Tea, coffee, chocolate, avocados, and fatty fish all have good-for-you qualities.
We all know that spinach and carrots are good for us, but would you believe that such seeming indulgences as tea, coffee, chocolate, avocados, and fatty fish also have properties that prevent disease and enhance your health?
It's true. Some of these five "superfoods" contain antioxidants, which are thought to fight the damage from disease-causing "free radicals" (unstable molecules that damage cells). Others have omega-3 fatty acids, which promote heart health and may even help to cheer you up when you're down in the dumps.
Here's a rundown on how these five foods can benefit your health.
Topping the list of surprising superfoods is tea -- any type that comes from the leaves of the plant Camellia sinensis, including black, green, white, and oolong.
Many studies have looked at the health benefits of tea. While the jury is still out on some of these potential benefits, there appears to be compelling evidence for tea's ability to reduce the risk of heart disease.
"There are some intriguing studies that tea may prevent cancer, reduce the risk of Alzheimer's disease, and impact halitosis [bad breath], and while these studies are more speculative, the strongest evidence is on the reduction of coronary heart disease risk," says Tufts University researcher Jeffrey Blumberg, PhD.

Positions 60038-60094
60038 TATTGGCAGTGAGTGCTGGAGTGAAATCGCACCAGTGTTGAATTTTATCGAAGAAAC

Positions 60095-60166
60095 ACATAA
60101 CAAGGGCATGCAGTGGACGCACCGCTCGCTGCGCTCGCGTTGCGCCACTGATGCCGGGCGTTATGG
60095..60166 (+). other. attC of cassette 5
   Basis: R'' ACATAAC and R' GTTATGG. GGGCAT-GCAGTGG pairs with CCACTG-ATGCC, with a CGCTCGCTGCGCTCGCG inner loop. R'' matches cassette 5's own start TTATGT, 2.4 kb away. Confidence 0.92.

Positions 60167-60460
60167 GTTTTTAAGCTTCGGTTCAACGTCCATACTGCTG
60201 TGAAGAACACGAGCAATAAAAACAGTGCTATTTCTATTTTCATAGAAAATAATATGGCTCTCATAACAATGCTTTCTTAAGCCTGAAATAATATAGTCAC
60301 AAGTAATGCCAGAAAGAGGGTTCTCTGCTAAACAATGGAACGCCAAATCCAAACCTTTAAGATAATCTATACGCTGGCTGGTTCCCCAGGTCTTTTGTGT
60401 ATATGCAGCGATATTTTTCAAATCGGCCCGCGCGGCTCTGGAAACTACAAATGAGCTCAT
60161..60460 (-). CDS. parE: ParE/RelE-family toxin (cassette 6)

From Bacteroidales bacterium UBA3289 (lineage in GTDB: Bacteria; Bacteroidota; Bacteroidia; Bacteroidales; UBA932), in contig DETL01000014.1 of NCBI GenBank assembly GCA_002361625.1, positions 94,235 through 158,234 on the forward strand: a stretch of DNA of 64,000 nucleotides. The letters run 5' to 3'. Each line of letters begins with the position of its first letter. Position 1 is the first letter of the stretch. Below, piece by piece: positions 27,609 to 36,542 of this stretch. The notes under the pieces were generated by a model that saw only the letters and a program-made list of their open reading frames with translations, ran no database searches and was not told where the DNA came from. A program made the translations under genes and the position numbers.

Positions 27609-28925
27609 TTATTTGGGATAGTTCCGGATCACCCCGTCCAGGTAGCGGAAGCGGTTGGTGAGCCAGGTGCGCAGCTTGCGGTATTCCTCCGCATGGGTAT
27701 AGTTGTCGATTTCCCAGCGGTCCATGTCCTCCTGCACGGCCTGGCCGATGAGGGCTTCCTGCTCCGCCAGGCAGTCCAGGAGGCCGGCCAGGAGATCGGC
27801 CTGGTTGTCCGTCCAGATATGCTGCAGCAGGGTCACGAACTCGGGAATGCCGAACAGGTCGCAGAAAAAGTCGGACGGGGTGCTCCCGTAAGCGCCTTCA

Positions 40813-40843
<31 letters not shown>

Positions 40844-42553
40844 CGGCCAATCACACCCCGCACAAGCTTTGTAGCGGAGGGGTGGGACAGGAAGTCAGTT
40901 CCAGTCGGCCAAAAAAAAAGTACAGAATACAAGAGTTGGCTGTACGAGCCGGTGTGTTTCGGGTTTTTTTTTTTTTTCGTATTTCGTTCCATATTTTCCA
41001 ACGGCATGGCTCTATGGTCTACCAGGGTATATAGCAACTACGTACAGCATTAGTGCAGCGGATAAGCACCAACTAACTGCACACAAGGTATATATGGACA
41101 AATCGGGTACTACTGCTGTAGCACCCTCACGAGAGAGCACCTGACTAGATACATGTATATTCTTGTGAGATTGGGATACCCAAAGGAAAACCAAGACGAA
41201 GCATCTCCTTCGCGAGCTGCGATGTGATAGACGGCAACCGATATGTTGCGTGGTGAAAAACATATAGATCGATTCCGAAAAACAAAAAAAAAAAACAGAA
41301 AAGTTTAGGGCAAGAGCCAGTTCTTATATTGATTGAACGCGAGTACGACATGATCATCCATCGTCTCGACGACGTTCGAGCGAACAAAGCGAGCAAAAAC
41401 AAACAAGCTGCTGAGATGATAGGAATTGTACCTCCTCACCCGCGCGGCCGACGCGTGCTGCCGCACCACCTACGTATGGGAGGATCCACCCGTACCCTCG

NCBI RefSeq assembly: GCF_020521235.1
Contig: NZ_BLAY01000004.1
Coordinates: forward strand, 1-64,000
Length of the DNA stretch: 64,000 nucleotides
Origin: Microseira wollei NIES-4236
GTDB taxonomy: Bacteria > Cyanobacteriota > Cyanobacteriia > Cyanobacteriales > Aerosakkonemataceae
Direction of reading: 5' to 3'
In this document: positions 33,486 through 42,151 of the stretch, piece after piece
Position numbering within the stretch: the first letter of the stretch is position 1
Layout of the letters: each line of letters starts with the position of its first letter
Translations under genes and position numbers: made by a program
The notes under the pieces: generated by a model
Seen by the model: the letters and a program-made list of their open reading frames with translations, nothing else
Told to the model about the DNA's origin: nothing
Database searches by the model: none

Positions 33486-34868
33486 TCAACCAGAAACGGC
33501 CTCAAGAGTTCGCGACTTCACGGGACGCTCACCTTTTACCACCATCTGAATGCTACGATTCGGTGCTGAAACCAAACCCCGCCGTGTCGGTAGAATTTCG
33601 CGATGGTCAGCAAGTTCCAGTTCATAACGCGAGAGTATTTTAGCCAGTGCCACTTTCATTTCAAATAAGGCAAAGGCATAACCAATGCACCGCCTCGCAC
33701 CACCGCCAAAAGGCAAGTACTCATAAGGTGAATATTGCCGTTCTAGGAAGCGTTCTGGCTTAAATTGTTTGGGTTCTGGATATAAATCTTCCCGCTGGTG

Tea's secret ingredient is catechins, a type of flavonoid from the family of disease-fighting antioxidant phytochemicals that is also found in fruits, vegetables, and red wine.
Not just any cup of tea will provide you with a healthy dose of flavonoids. Strong, steeped tea is richest in these phytochemicals. And the longer you steep your tea, the more of these healthy extracts your beverage will contain.
Because iced tea is typically diluted, it's not as good a source as hot tea. Bottled teas start off with low levels of flavonoids, and tend to lose potency over time. Decaffeinated tea is a good option, though it has about 10% fewer phytochemicals than tea with caffeine.
So how much tea should you drink? Some studies have suggested that drinking three cups each day can reduce your risk of heart disease.
Blumberg suggests choosing tea whenever you can. He points out that it can contribute as much antioxidants as a serving of fruit or vegetable without the calories, and is far preferable to soft drinks.
If you add sugar or full-fat milk to your tea, do so sparingly. These additions can turn naturally noncaloric tea into a high-calorie beverage.